Login | Register   
LinkedIn
Google+
Twitter
RSS Feed
Download our iPhone app
TODAY'S HEADLINES  |   ARTICLE ARCHIVE  |   FORUMS  |   TIP BANK
Browse DevX
Sign up for e-mail newsletters from DevX


advertisement
 

X- and Y-Axis Transformations in SQL Server : Page 4

Learn X-to-Y and Y-to-X axis transformation techniques for showing a table's row vertically or its column horizontally—no special operators or loops needed.


advertisement

Cross-Tab Queries and Axes Transformations

You may be wondering what the difference (or similarity) is between the new PIVOT (UNPIVOT) operators introduced in SS2005 and the axes transformation techniques in this article. Well, the PIVOT (UNPIVOT) operators are more suitable for cases when you need to aggregate data and present the result as a cross-tab report. You can get the same results using the SELECT...CASE technique, the method that was commonly used to generate cross-tab queries in pre-SS2005 versions of SQL Server. However, PIVOT (UNPIVOT) operators are simpler and more flexible. The axes transformation technique does offer the same functionality:

-- Classical SELECT...CASE solution from BOL (SS2000) CREATE TABLE tblPivot (Year SMALLINT, Quarter TINYINT, Amount DECIMAL(2,1)); GO INSERT INTO tblPivot VALUES (1990, 1, 1.1); INSERT INTO tblPivot VALUES (1990, 2, 1.2); INSERT INTO tblPivot VALUES (1990, 3, 1.3); INSERT INTO tblPivot VALUES (1990, 4, 1.4); INSERT INTO tblPivot VALUES (1991, 1, 2.1); INSERT INTO tblPivot VALUES (1991, 2, 2.2); INSERT INTO tblPivot VALUES (1991, 3, 2.3); INSERT INTO tblPivot VALUES (1991, 4, 2.4); GO SELECT Year, SUM(CASE Quarter WHEN 1 THEN Amount ELSE 0 END) AS Q1, SUM(CASE Quarter WHEN 2 THEN Amount ELSE 0 END) AS Q2, SUM(CASE Quarter WHEN 3 THEN Amount ELSE 0 END) AS Q3, SUM(CASE Quarter WHEN 4 THEN Amount ELSE 0 END) AS Q4 FROM tblPivot GROUP BY Year; -- Result: Year Q1 Q2 Q3 Q4 1990 1.1 1.2 1.3 1.4 1991 2.1 2.2 2.3 2.4 -- Solution with PIVOT operator SELECT Year, [1] AS Q1, [2] AS Q2, [3] AS Q3, [4] AS Q4 FROM tblPivot PIVOT (SUM(Amount) FOR Quarter IN ([1],[2],[3],[4]) ) AS pvt; -- Result: Year Q1 Q2 Q3 Q4 1990 1.1 1.2 1.3 1.4 1991 2.1 2.2 2.3 2.4 -- Solution with the axes transformations DECLARE @a1 DEC(2,1), @a2 DEC(2,1), @a3 DEC(2,1), @a4 DEC(2,1), @a5 DEC(2,1), @a6 DEC(2,1), @a7 DEC(2,1), @a8 DEC(2,1); SELECT @a1 = 0,@a2 = 0,@a3 = 0,@a4 = 0,@a5 = 0,@a6 = 0,@a7 = 0,@a8 = 0; SELECT @a1 = CASE WHEN quarter = 1 AND Year = 1990 THEN @a1 + amount ELSE @a1 END, @a2 = CASE WHEN quarter = 2 AND Year = 1990 THEN @a2 + amount ELSE @a2 END, @a3 = CASE WHEN quarter = 3 AND Year = 1990 THEN @a3 + amount ELSE @a3 END, @a4 = CASE WHEN quarter = 4 AND Year = 1990 THEN @a4 + amount ELSE @a4 END, @a5 = CASE WHEN quarter = 1 AND Year = 1991 THEN @a5 + amount ELSE @a5 END , @a6 = CASE WHEN quarter = 2 AND Year = 1991 THEN @a6 + amount ELSE @a6 END , @a7 = CASE WHEN quarter = 3 AND Year = 1991 THEN @a7 + amount ELSE @a7 END , @a8= CASE WHEN quarter = 4 AND Year = 1991 THEN @a8 + amount ELSE @a8 END FROM tblPivot; SELECT Year = 1990, Q1 = @a1, Q2 = @a2, Q3 = @a3, Q4 = @a4 UNION ALL SELECT 1991, @a5, @a6, @a7, @a8; -- Result: Year Q1 Q2 Q3 Q4 1990 1.1 1.2 1.3 1.4 1991 2.1 2.2 2.3 2.4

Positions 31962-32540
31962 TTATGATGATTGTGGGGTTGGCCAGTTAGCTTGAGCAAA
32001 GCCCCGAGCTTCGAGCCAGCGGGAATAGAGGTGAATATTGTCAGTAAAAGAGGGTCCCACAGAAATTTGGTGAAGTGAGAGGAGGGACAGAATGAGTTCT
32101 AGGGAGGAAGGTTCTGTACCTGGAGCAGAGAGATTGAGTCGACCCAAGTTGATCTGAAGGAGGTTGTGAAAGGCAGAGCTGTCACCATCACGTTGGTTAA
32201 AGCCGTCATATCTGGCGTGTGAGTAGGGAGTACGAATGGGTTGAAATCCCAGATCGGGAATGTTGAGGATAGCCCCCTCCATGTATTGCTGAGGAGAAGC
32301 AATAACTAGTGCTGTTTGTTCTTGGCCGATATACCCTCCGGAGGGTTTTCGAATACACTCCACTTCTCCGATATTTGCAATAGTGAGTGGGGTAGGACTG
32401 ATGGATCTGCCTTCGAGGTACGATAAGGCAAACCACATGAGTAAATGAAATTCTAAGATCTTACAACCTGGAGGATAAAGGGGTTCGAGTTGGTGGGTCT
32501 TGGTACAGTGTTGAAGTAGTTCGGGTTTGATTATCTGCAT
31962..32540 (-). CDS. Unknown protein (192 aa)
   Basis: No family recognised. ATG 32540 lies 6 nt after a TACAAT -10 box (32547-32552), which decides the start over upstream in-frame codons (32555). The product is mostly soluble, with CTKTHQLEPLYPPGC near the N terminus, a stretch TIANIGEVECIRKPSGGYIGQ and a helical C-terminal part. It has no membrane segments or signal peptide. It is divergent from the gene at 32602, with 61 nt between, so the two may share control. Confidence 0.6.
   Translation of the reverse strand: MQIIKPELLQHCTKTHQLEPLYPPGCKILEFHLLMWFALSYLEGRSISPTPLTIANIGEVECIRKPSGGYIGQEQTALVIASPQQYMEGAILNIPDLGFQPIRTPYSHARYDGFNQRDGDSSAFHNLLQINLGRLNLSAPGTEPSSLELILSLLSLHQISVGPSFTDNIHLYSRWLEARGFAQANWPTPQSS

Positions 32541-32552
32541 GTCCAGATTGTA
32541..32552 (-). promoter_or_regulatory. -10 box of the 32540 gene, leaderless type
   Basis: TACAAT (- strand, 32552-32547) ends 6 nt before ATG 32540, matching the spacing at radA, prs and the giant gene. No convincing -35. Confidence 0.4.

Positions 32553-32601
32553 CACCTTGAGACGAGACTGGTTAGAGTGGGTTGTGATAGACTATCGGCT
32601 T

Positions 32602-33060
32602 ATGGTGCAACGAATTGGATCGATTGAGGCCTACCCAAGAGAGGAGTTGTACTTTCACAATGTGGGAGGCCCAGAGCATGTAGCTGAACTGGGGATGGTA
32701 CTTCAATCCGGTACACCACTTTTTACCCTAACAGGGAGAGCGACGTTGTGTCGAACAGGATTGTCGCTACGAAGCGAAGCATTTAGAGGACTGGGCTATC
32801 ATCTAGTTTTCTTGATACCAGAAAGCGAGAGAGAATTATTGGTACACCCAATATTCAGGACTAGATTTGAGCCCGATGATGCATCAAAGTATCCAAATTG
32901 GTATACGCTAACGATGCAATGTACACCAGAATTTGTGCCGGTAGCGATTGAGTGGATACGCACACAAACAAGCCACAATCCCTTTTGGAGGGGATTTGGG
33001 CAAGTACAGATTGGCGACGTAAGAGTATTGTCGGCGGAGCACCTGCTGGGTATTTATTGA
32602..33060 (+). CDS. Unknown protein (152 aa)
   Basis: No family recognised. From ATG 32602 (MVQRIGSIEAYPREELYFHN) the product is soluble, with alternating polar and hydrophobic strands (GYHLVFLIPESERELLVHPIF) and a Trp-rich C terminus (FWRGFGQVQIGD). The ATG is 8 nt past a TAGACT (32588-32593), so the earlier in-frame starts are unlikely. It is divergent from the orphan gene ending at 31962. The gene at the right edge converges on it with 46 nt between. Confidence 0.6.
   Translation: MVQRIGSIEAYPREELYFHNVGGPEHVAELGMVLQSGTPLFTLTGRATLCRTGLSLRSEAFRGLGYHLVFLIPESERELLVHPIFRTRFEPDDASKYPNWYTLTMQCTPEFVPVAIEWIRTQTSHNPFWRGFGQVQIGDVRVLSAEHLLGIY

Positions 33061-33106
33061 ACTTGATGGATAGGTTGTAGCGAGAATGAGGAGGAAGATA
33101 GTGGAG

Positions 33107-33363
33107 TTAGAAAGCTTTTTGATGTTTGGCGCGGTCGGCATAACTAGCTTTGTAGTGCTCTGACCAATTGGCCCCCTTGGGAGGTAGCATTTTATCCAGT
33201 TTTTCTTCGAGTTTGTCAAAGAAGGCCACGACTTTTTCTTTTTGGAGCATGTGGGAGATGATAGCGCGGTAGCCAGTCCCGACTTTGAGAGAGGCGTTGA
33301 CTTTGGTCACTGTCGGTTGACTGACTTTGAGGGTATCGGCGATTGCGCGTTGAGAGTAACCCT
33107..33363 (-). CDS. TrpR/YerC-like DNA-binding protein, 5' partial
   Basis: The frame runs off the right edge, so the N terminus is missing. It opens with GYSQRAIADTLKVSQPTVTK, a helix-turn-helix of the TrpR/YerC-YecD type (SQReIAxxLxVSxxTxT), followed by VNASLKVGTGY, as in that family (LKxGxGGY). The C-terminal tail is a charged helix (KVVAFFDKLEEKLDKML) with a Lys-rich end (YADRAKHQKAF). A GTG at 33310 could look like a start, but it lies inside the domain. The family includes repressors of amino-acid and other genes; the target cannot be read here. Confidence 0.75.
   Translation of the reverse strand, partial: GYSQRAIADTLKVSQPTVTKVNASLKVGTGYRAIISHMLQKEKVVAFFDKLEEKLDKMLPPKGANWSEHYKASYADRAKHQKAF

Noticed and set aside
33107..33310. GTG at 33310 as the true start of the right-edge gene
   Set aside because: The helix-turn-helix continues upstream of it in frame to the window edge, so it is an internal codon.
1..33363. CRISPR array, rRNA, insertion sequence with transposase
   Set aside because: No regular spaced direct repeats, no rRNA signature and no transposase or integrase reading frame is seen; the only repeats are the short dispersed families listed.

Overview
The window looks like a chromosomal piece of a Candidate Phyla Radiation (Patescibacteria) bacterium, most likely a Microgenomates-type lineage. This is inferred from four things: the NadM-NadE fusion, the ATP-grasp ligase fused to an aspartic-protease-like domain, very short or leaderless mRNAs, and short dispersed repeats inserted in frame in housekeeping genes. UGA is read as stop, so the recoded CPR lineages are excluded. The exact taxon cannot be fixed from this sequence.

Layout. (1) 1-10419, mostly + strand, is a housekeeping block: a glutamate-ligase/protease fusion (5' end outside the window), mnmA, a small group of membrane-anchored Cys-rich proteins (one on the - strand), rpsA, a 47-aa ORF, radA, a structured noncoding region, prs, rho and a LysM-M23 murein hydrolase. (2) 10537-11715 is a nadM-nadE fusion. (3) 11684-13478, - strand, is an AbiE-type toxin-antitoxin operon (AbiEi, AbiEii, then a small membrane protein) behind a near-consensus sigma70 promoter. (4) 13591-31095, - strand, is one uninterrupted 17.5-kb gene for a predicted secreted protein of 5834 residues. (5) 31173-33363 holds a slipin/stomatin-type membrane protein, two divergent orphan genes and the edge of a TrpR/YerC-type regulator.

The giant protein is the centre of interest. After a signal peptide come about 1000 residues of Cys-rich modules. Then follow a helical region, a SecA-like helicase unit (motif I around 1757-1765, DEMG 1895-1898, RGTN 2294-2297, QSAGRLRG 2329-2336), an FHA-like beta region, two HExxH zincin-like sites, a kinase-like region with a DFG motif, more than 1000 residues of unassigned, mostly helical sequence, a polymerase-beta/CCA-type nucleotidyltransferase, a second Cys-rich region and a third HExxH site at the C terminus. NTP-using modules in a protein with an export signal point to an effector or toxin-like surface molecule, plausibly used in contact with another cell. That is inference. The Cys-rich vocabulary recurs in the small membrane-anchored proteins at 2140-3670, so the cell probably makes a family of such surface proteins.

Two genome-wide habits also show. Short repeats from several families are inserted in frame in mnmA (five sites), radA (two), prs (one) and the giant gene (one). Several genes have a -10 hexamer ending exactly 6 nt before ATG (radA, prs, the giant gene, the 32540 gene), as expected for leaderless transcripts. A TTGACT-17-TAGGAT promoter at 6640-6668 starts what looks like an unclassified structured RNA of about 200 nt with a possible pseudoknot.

As you can see, the most elegant solution for generating cross-tab queries is a PIVOT solution. The solution with the axes transformation gives you the same result, but it looks pretty messy and has some limitations (e.g., number of variables equal to Years times Quarters). So, the axes transformation techniques described in this article are more suitable for tasks such as table axes rotations, user-defined aggregations, row-by-row processing without cursors (loops), and many others that are too numerous to include in one article.



Therefore, the axes transformation techniques don't replace or compete with PIVOT (UNPIVOT) operators. Rather, they give you additional functionality and flexibility.

Trusty Old Tricks

I started to using X-to-Y and Y-to-X transformation techniques a long time ago, and found they simplified my code and reduced development time. They also allowed me to apply a new approach to some well-known standard tasks. I'm sure they will do the same for you.



Alex Kozak is a senior DBA/analyst working for SAP Canada. He has more than 15 years of database and programming experience. Microsoft has included some of his articles in the MSDN Library.
Comment and Contribute

 

 

 

 

 


(Maximum characters: 1200). You have 1200 characters left.

 

 

Sitemap